The software vendors however regularly issue ‘software license reviews’ – usually on a 3-5 year cycle. These reviews or audits are intensive exercises often part-conducted on their behalf by the licensing divisions within Deloitte, EY, KPMG or PwC. Oracle also has its own license management division, based in Bucharest, but sometimes uses Garmendia and other consultancies.
Even quite inadvertent and seemingly trivial discrepancies can throw up demands for 7 and 8 figure sums. Audit notifications can come at any time and the penalties demanded can be wholly unexpected. Enterprise value can be affected.
Because the under-licensing issue will have been latent, it will not have been identified as a risk through the standard DD process let alone quantified. Those involved in an M&A transaction where there is a higher risk of software license fee demands (see 7 key characteristics below) should, it is submitted, look at the issue in similar way to environmental issues.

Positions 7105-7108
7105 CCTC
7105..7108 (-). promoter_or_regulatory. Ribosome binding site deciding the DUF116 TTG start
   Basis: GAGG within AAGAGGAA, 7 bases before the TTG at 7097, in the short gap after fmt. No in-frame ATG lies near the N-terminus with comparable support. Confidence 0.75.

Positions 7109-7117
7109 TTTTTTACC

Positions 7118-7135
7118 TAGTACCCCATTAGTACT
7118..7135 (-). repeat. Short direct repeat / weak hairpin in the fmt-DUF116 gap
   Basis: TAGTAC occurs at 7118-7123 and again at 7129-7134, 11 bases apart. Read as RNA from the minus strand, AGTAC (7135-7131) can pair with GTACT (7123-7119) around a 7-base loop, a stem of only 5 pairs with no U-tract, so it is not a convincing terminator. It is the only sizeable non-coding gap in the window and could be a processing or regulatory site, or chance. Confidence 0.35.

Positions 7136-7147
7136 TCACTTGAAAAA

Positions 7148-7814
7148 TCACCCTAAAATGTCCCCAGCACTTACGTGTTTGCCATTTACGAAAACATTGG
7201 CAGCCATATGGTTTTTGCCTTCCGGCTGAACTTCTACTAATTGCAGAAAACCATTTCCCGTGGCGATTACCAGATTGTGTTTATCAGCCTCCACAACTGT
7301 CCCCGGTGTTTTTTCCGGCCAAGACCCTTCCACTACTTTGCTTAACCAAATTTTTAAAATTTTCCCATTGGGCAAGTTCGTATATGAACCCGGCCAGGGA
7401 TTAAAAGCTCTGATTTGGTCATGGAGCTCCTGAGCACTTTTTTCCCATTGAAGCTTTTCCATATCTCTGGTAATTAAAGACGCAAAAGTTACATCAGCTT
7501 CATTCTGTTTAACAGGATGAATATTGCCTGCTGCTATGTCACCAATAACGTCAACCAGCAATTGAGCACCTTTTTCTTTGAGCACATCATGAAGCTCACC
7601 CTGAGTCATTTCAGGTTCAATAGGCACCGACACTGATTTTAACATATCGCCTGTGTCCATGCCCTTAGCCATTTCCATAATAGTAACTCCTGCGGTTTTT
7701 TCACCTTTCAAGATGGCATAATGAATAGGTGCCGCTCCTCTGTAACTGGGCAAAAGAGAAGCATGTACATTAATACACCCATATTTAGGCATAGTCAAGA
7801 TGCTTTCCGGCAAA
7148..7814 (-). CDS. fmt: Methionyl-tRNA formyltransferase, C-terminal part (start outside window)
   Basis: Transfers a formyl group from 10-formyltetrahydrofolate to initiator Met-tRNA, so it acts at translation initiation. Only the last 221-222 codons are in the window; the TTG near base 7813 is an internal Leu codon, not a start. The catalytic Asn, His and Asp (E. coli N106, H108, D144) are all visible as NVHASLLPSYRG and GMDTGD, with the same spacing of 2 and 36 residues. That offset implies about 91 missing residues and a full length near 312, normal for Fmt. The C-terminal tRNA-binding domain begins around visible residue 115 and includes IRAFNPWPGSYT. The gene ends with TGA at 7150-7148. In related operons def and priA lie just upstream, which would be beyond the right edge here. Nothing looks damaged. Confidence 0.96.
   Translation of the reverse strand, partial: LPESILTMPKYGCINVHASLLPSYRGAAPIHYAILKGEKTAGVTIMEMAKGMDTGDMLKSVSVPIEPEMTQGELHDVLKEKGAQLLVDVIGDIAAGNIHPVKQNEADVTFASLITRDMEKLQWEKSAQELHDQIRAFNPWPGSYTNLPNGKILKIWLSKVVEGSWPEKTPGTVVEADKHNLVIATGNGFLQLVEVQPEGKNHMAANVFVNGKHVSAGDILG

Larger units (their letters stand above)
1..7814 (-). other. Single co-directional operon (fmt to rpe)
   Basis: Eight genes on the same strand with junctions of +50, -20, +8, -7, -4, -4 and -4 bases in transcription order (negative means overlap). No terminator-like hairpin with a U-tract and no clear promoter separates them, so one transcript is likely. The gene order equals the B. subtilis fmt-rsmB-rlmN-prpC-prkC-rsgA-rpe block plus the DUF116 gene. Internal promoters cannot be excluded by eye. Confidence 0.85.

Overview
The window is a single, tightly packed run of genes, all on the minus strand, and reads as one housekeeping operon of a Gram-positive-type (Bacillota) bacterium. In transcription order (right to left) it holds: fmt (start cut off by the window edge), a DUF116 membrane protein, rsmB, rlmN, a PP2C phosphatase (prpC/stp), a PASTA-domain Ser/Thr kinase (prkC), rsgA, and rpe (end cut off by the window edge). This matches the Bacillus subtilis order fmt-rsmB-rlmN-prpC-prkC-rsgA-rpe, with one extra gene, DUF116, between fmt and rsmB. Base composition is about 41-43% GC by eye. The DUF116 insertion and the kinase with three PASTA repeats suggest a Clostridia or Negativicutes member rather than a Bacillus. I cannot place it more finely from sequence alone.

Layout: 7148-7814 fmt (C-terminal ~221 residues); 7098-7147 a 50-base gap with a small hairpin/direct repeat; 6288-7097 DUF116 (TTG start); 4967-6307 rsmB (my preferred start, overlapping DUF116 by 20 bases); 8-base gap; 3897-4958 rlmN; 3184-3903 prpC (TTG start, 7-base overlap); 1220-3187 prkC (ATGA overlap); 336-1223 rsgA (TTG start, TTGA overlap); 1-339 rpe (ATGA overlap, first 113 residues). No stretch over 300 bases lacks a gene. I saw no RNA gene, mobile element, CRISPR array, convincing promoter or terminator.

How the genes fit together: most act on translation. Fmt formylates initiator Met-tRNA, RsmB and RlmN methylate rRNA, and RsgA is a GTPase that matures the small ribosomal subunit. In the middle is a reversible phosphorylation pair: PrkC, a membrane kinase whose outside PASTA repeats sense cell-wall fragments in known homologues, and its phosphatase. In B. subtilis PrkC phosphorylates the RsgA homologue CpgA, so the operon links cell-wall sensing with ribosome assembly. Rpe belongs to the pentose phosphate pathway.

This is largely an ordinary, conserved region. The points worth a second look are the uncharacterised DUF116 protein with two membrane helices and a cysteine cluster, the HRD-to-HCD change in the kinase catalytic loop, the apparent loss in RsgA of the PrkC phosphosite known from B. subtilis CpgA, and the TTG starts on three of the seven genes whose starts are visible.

The key then is who pays?
In a private transaction, there will be seller warranties but always (a) limited in time and (b) subject to fixed or reducing financial caps. The corresponding indemnities may also be subject to notice and knowledge requirements.
One of the characteristics of the outputs of the software license reviews or software audits is the imposition of contractual penalties, payments for ‘back support’ as well as for the present year, audit costs. Critically, the demand which follows the review will inevitably use current list prices or close to them. This is despite the fact that the same products if astutely negotiated at arm’s length can be made available at very high discounts – for some vendors, discounts of 70-80% are not unusual.